trailr at aol.com trailr at aol.com
Thu Apr 8 07:22:41 CDT 2010

Looking back, you can justify any course of action. It's hard to decide what to do in real time on the trail and have no regrets later (whether a person stayed on the trail or left). You got off the trail. I stayed on the trail and finished. Looking back, I can say I stuck to it, through lots of pain & injuries. I didn't give up, I made it to Katahdin. That was one of the highest "highs" of my life. But.... I could also have made a case for stopping. Taking 16 Advil a day for 5 months for knee pain was stupid. Hiking 2000+ miles on an injured knee, permanently damaged it. Sometimes I look back and regret finishing....  There are many things that force people off the trail (or keep them on). They make their decisions, and since we are not walking in their shoes, who are we to judge? Happy Trails!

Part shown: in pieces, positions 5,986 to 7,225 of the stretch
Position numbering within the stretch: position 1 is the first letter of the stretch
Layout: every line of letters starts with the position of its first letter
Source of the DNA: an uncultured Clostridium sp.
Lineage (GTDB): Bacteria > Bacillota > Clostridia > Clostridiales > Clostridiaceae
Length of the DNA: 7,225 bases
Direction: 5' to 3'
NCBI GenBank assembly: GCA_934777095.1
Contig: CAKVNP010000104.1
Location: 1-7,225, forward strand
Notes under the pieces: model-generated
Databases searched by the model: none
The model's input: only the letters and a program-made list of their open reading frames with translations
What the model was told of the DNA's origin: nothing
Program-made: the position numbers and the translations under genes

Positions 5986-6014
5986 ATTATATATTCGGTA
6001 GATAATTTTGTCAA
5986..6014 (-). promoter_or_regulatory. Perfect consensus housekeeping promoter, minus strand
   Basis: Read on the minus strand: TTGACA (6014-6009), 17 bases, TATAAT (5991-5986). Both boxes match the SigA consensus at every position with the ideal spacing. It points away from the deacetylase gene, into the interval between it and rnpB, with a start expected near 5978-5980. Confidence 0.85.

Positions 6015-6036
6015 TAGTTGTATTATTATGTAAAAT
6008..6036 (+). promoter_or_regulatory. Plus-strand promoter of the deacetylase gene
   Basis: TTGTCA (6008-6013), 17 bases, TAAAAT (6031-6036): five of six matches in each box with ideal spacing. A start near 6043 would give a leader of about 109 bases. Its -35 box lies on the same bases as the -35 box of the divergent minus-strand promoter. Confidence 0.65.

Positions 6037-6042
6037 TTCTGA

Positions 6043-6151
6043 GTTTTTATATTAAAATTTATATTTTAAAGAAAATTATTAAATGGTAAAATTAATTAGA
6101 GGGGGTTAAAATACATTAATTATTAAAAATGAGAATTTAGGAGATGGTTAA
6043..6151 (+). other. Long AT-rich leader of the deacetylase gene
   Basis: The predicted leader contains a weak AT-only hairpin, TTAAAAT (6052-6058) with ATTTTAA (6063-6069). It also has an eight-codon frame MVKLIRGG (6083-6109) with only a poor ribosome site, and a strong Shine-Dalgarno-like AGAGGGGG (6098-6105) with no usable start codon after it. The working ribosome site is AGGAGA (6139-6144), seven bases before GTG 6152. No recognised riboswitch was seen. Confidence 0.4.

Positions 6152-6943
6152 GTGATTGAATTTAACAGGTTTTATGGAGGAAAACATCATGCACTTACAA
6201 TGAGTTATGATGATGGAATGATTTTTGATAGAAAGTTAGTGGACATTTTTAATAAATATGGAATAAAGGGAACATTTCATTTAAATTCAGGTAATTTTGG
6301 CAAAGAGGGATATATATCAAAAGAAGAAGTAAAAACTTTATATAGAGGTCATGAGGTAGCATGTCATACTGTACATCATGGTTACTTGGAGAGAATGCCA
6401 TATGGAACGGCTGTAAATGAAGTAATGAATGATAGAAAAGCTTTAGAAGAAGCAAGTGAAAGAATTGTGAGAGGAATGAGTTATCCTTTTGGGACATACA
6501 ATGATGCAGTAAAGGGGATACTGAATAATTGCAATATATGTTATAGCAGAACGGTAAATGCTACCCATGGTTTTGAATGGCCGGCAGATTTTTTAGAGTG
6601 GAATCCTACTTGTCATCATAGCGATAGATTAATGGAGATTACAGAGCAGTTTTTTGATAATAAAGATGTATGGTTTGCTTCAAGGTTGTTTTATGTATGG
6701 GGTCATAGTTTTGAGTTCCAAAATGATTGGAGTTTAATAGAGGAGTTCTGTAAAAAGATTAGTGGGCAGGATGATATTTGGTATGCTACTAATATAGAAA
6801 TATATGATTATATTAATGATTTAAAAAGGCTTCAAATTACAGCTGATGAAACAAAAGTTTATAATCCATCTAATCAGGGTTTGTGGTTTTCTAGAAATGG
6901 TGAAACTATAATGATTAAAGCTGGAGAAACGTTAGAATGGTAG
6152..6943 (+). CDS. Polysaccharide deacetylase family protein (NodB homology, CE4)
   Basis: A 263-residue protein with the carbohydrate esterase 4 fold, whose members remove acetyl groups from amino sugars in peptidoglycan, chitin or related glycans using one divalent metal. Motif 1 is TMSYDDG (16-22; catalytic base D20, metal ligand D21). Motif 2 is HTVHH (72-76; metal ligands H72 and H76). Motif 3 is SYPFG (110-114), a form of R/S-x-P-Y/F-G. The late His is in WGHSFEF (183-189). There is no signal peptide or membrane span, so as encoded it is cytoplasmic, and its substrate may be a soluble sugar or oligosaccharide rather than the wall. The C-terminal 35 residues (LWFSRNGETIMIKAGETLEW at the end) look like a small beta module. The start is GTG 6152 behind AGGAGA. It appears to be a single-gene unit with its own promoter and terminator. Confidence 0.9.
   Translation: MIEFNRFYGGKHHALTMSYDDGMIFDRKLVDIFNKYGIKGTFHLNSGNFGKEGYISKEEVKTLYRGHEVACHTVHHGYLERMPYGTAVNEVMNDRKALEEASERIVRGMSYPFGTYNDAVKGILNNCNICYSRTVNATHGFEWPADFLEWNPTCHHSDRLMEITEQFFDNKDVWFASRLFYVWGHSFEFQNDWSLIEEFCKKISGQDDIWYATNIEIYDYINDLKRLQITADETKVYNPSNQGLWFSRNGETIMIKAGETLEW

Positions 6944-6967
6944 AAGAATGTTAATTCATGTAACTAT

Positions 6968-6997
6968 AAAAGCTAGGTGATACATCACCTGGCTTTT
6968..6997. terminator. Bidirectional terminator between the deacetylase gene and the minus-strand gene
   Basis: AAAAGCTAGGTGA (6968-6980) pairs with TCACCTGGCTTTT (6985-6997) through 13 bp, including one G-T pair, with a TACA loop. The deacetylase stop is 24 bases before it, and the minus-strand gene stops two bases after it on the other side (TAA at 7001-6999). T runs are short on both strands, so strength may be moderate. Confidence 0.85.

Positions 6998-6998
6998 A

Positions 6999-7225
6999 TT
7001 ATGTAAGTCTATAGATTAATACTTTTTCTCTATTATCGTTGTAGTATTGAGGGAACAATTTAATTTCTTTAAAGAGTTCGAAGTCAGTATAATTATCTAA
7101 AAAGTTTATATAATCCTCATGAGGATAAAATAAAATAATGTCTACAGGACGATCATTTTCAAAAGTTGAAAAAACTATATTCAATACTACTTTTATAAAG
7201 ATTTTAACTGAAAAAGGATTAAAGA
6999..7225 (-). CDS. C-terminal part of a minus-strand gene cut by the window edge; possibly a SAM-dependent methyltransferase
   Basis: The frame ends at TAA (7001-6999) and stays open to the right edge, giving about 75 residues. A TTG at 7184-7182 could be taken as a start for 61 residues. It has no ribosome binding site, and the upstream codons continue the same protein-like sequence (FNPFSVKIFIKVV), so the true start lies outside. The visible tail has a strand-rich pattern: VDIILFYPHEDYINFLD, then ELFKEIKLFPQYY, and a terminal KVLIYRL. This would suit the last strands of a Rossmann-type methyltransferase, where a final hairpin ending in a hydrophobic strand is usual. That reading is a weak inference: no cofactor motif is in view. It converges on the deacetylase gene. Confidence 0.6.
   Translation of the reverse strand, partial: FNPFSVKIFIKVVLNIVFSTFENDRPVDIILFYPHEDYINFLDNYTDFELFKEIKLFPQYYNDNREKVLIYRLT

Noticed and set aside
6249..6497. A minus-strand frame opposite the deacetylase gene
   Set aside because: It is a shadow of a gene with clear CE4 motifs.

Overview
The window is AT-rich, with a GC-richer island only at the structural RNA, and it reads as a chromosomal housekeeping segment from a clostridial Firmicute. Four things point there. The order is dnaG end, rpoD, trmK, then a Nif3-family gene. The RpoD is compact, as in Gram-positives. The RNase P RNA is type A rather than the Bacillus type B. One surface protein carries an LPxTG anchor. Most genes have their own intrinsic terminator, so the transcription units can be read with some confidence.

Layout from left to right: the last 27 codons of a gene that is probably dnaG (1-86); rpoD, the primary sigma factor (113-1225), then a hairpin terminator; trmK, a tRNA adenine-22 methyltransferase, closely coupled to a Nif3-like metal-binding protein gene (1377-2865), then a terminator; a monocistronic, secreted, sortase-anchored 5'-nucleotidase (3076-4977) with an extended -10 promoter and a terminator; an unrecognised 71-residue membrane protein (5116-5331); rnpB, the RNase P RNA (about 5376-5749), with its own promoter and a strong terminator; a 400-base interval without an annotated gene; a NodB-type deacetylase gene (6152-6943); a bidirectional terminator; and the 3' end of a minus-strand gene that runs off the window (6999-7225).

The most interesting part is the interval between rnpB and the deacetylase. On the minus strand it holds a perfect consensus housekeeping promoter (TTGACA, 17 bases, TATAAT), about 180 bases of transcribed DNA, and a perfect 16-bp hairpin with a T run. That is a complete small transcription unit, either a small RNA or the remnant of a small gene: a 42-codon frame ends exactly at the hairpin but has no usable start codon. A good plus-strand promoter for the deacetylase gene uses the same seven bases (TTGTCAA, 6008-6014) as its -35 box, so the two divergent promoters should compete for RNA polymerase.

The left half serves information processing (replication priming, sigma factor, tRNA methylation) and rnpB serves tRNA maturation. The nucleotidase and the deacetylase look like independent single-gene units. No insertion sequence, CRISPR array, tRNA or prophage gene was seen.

Sent from my Verizon Wireless BlackBerry

-----Original Message-----
From: EHamilton <imagainst_the_wind at yahoo.com>
Date: Wed, 7 Apr 2010 06:18:25 
To: <at-l at backcountry.net>
Cc: <WomenHikers at yahoogroups.com>
Subject: [at-l] HANGING OVER ME.

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